2014 | 2014

Bethesda Chef Gets Cutthroat On Food Network Show

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It’s safe to say Bethesda chef and restaurant owner Ashish Alfred has never before had to cook on a balance beam or dig through a slop trough of baked beans for ingredients.

Alfred did both those things as part of Food Network’s Alfred, who’s Indian, got eliminated from the contest on a curry challenge. Judge and chef Jet Tila felt his curry had more of a soupy consistency.

“I should’ve paid a lot more attention to my mom and my dad when making curry growing up,” Alfred said during the show. “But I didn’t, so now I’m the Indian guy getting sent home from Cutthroat Kitchen on a curry.”

It didn’t help that Alfred had to cook the curry on a balance beam, the sabotage meant to represent the importance of balance in any curry dish. Alfred’s ingredients — seared scallops and mussels — turned out well, according to the judge.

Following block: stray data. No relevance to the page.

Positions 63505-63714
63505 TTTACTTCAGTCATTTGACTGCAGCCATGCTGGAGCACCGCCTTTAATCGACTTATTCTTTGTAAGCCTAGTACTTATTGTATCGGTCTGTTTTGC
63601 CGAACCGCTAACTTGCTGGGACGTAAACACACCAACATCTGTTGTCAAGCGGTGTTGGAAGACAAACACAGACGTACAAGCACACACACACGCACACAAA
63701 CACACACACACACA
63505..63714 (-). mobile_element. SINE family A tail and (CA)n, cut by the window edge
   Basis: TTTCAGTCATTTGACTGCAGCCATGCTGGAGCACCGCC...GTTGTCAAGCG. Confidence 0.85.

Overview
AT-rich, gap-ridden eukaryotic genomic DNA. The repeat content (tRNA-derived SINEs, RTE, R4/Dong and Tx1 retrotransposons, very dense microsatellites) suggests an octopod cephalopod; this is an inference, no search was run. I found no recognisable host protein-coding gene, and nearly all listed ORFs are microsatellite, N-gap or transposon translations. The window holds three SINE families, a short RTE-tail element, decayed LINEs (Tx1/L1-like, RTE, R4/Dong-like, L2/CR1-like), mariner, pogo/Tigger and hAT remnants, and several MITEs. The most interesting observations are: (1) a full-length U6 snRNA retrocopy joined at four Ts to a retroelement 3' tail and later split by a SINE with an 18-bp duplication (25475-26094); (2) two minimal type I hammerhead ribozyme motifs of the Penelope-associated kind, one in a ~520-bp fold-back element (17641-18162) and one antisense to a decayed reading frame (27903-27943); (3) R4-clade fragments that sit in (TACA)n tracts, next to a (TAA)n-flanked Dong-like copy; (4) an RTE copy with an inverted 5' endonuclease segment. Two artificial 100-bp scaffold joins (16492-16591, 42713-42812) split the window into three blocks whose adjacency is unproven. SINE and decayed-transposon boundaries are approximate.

But he dropped his first plate of scallops on the floor during the 30-minute cooking challenge, which meant he had to cook a second batch and was short on time.

Alfred was one of the three cooks who advanced from the first round challenge: 15 minutes to cook pigs in a blanket.

“At my restaurant, almost everybody orders pigs in a blanket,” Alfred said. “I expect this challenge to be a walk in the park for me.”

Not so much, thanks to a sabotage that had him and two other chefs digging through a trough of baked beans for their meat ingredients. Alfred came up with some pork, but the mixture turned out too wet to form into hot dogs. He was left with enough to make it past the first elimination.

Each episode of the show matches up four professional chefs from around the country who each get $25,000 in cash.

That cash is used to bid on sabotages, which then can be given to other contestants. The chef remaining after the third cooking challenge gets to keep the money he or she has left.

Each episode is filmed over two or three days in Los Angeles.

Video via Food Network, photo via 4935 Bar and Kitchen